The trap creates a field of ionized radiation using muon decay for a specific reason. Due to their greater mass, muons are not as sharply accelerated when they encounter electromagnetic fields, and do not emit as much deceleration radiation. This allows muons of a given energy to maintain a conic entrapment field (steered by hollow lasers) which is undisturbed by weather conditions or any objects between the trap opening and the entity.

Because charge must be conserved, one of the products of muon decay is always an electron of the same charge as the muon. Additional other particles that have no net charge and spin of zero are also produced (a pair of photons, and an electron-positron pair).

This causes the conic entrapment field to take on a pinkish hue with electrons produced by the muon decay resembling sparks of a light blue color inside it.
Last edited by One time on June 15th, 2018, 5:22 am, edited 20 times in total.
#4905806
I'm kinda in love with this. That said I might not have read right, but are you suggesting that with the right power power level and settings, a trap and catch a ghost, and then be deployed again to catch another ghost, without releasing the first ghost?
#4906222
I'm kinda in love with this. That said I might not have read right, but are you suggesting that with the right power power level and settings, a trap and catch a ghost, and then be deployed again to catch another ghost, without releasing the first ghost?

Thanks, appreciate it ;)

Yes that was my understanding of the decals the prop builders used when they made this prop.


TR (Trap): The simplest trapping function. The trap doesn't lock after an entrapment and the user can keep pressing the pedal and attempt to trap more entities. As many as desired. We see this in the movies and cartoons a number of times.

The problem is that eventually the amount of entities caught -and the amount of ionising radiation that is required to contain them inside the trap (NRADS)- is too much for the charge level of the trap and it may fail. That's when a trap starts shaking and sparking, it means the combined PKE level of the entities inside it is close to the set NRADS (containment power) limit.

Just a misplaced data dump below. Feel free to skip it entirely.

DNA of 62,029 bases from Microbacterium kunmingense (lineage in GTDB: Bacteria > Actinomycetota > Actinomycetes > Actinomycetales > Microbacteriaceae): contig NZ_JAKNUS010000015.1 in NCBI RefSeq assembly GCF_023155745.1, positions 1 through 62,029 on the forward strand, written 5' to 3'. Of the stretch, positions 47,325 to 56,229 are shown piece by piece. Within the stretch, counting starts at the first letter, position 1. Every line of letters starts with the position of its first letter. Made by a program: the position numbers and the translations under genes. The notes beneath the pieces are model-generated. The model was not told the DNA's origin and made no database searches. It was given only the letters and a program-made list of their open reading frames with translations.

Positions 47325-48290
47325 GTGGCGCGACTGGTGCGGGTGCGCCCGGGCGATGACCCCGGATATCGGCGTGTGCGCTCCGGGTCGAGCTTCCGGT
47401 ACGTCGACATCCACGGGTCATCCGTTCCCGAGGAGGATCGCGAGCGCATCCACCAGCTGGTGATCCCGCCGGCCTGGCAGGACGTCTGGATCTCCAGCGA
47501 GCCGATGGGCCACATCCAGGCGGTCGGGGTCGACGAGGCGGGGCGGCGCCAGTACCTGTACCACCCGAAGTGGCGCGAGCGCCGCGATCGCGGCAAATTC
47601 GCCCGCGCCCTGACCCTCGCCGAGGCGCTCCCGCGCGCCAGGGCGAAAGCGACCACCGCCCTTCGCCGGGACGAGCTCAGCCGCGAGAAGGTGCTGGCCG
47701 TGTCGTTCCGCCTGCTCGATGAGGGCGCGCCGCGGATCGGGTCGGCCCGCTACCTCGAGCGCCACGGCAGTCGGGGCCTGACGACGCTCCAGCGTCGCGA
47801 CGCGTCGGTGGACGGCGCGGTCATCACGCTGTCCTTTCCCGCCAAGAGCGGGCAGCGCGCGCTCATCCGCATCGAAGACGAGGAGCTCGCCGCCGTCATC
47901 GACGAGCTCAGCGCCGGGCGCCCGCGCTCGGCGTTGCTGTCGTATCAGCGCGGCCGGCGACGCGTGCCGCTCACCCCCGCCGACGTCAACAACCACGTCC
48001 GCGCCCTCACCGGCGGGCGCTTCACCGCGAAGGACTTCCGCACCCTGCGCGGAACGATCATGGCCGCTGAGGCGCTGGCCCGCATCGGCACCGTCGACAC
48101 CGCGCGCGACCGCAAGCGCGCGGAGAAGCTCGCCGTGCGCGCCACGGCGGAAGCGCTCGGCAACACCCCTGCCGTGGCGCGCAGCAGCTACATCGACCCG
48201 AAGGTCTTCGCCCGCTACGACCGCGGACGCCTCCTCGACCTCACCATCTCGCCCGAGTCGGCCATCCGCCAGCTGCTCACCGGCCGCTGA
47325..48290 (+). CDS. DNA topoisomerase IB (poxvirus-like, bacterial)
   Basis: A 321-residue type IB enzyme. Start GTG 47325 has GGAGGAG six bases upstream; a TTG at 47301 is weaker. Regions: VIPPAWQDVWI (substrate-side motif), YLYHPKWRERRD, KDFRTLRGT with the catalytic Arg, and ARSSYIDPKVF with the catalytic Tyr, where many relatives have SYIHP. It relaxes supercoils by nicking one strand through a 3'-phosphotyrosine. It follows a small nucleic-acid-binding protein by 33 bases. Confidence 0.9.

That's why we see traps "charging" in the firehouse when not in use. They have to charge up, because the battery charge is used to enable the trap to withstand the radiation absorption limit required to contain PKE charged entities.

Think of a smartphone that is able to make its screen brighter depending on the battery level. The higher the battery charge the brighter the screen can be set. Same with the trap, the more charge, the higher the radiation it can withstand while containing PKE charged entities. Though you might not want to set a fully charged trap to the maximum containment power (NRADS) while there is only an insignificant CLASS I NON-SENTIENT MANIFESTATION inside it. It's overkill. Sure, the trap won't shake or spark at all because the containment power is far too strong for the small PKE energy inside it, but the battery charge won't last very long. And it will sit there humming like crazy. It would be like running a smart phone on full screen brightness at night time.



TR +G (Trap + Guard): In this mode the trap locks after a single entrapment and "guards" the contents. To use it again the cartridge needs to be emptied into the containment unit first. We see this in the movies and cartoons as well.

An experienced Ghostbuster may use this mode to trap a particularly powerful entity with a designated trap. Usually the TR +G mode is set to maximum containment power (NRADS). So in a tight situation with a powerful entity suddenly appearing, the Ghostbuster can prime a trap for MAXIMUM containment power with the flick of a single switch without losing time. Or a specific member may carry this designated trap and be called upon to be the one to lay the trap in a certain situation.

Alternatively this mode would be used in training for a beginner to prevent mishaps, accidental release after entrapment, etc. Because after entrapment the trap will not open again using the pedal in this mode.



ADF (Auto Detect Field/Function) labbeled as ATF (Auto Trap Function) on some traps:

In this mode the trap (upon opening) attempts to analyse the PKE level of the entity that is hovering above it. It then compares it to the combined PKE of what is already inside the trap from previous captures, compares that to the charge level, sets the containment power (NRADS) automatically, and traps the entity. No need to set anything manually. The trap will balance itself and attempt to make its battery charge last as long as possible.

If it decides that the current charge level and what is inside the trap already is too much PKE, it will simply close shut without capturing the entity.

Because of this auto detect process, ADF mode is much slower in trapping than TR and TR+G modes.


You could say TR mode is for the experienced Ghostbuster on a routine bust. TR +G mode is for emergencies and ADF mode is for an intermediate level Ghostbuster, which is perhaps why the Rookie in GB:TVG appears to run his trap in ADF mode.
Last edited by One time on June 15th, 2018, 5:30 am, edited 9 times in total.